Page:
The trial court then discharged the jury. After the jury was discharged, defendant took exception for the record. At that point, defendant explained more fully:

Defendant: So there are on—looking for nine common people on economic and noneconomic, I add that up as only being eight people who agree.
Court: I agree with you that there were only eight that answered yes to the same—for the economic and noneconomic damages that answered the same way, and if your theory is that the same nine had to vote on both, then that will have to go up for the appeal because I don't read the statute that—
Defendant: That's my objection, so—
Court: Okay. Anyway, I've accepted the verdict.”

Defendant then filed a written objection to entry of judgment and a motion for new trial, arguing that the verdict was invalid under Article VII (Amended), section 5(7), of the Oregon Constitution and ORCP 59 G(2), both of which provide that [i]n civil cases three-fourths of the jury may render a verdict.” After a hearing, the trial court denied the motion based on two independent “findings.” First, the court found that defendant had failed to make a timely objection to the jury's verdict. Second, the court found that the jurors' vote on causation was unanimous, that at least nine of those twelve jurors had agreed on the measure of economic damages awarded, and that at least nine of those twelve jurors had agreed on the measure of noneconomic damages awarded. The court concluded that the law did not require the same nine jurors to agree on the amounts of economic and noneconomic damages awarded and that the jurors' concurrence on causation and damages was therefore sufficient. The court then entered a general judgment providing that trial of the case had resulted in a verdict for plaintiff against defendant. The judgment included a monetary award for the total of the economic and noneconomic damages that the jury had awarded—$365,386.

Defendant appealed, assigning error to the court's receipt of the verdict and entry of judgment.2 Defendant argued, as she had below, that the verdict was unconstitutional and violated ORCP 59 G(2), that the verdict was therefore invalid, and that the judgment based on that verdict must be reversed.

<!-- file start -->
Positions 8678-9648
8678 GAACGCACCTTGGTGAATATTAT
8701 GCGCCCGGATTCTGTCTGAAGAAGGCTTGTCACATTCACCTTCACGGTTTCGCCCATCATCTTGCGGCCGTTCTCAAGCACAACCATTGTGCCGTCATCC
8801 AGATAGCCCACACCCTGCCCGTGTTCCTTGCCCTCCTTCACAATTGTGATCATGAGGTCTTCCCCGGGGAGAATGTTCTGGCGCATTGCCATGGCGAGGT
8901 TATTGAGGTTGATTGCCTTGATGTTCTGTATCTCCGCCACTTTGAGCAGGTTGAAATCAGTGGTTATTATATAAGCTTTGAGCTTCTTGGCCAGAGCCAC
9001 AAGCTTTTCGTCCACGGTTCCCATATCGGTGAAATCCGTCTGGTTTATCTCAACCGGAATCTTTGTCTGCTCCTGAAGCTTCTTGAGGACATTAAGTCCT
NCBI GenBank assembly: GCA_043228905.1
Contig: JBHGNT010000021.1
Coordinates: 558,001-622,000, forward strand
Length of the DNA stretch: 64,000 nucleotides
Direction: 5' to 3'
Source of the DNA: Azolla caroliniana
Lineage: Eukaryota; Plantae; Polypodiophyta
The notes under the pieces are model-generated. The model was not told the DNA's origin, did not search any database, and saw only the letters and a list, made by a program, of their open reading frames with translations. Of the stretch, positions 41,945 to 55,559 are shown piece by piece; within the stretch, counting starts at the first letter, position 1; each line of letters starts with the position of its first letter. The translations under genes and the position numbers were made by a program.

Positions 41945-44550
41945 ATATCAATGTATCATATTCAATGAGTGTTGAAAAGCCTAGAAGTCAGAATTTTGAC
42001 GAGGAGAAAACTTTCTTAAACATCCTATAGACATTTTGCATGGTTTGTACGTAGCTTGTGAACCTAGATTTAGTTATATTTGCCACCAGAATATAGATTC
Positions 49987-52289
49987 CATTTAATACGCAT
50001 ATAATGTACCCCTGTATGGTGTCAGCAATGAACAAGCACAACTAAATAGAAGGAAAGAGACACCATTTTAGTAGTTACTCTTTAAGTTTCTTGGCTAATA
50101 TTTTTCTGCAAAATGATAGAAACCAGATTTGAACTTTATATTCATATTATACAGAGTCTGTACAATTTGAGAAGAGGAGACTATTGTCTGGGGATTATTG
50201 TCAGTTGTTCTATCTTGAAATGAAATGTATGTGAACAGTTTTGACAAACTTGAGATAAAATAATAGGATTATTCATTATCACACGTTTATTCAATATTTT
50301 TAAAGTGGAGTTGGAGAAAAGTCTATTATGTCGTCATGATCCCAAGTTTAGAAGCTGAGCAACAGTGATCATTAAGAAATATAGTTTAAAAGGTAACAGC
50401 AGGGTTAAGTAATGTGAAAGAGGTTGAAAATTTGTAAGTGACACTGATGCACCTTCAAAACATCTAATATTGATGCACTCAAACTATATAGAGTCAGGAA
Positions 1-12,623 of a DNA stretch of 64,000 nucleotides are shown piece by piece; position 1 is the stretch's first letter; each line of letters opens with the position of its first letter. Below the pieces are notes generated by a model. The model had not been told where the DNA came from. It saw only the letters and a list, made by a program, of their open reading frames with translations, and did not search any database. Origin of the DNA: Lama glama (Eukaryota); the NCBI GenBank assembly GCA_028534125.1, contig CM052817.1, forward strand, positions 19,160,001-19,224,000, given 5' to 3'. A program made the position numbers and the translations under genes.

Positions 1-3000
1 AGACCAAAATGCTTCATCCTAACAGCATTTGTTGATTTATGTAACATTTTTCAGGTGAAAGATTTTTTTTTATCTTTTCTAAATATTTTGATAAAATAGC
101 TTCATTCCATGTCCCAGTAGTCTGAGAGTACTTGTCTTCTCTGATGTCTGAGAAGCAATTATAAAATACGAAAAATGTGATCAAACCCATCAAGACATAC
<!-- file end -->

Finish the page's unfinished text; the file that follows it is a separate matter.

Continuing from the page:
In her answering brief, plaintiff asserted both procedural and substantive arguments. She contended that defendant had failed to object to the verdict with sufficient clarity before the jury was dismissed and that the issue was therefore unpreserved. She also argued that Oregon law does not require that the same nine jurors agree on economic and noneconomic damages. Defendant argued that the court could and should reach the merits of the substantive issue that the case presented.

The Court of Appeals rejected plaintiff's preservation argument, but focused on a different procedural issue—the “law of the case doctrine—that the court concluded resolved the case in defendant's favor. The court reasoned as follows:

“Here, the court instructed the jury that at least the same nine jurors were required to agree on each answer on the verdict form. As we have explained, that required at least the same nine jurors to agree on the amounts of both types of damages. When the court instructed the jury, apparently without objection, that at least the same nine jurors were required to agree on the amounts of both types of damages, that instruction became the law of the case. [Congdon v. Berg, 256 Or.App. 73, 80–81, 299 P.3d 588 (2013) ]; see also Fulton Ins. v. White Motor Corp., 261 Or. 206, 223 n. 5, 493 P.2d 138 (1972) (when neither party objected to jury instruction, it became the law of the case); Mays v. Vejo, 224 Or.App. 426, 430–31, 198 P.3d 943 (2008) (same).